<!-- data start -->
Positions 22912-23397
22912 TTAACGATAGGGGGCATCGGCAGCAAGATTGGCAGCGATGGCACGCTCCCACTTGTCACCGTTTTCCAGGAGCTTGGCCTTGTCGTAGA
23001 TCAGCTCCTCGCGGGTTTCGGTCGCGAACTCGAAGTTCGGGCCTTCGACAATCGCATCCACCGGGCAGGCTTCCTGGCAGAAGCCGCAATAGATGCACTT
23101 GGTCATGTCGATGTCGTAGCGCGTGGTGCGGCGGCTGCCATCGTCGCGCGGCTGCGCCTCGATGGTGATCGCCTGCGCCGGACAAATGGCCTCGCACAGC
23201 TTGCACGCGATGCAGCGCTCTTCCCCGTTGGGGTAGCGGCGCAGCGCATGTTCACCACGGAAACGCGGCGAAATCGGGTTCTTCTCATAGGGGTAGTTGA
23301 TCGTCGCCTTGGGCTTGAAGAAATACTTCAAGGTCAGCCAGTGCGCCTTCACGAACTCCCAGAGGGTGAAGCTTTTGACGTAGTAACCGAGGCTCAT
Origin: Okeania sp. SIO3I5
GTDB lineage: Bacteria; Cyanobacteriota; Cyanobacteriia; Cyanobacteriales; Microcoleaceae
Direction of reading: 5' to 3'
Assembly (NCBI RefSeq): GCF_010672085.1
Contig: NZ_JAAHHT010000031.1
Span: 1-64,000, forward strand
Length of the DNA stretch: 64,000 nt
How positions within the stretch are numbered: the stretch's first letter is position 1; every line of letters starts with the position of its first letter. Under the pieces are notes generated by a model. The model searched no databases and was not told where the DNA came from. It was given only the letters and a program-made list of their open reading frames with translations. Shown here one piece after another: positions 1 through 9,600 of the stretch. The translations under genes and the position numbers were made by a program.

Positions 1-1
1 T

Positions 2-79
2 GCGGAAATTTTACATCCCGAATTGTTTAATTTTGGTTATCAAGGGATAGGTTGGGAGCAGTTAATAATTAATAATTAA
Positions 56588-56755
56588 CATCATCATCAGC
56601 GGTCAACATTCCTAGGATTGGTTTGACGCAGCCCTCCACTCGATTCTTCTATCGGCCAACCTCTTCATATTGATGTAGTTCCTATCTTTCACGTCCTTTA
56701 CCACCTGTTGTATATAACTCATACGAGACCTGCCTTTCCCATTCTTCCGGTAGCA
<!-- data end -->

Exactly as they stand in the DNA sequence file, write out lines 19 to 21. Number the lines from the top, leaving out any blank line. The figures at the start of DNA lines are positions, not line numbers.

Positions 56588-56755
56588 CATCATCATCAGC
56601 GGTCAACATTCCTAGGATTGGTTTGACGCAGCCCTCCACTCGATTCTTCTATCGGCCAACCTCTTCATATTGATGTAGTTCCTATCTTTCACGTCCTTTA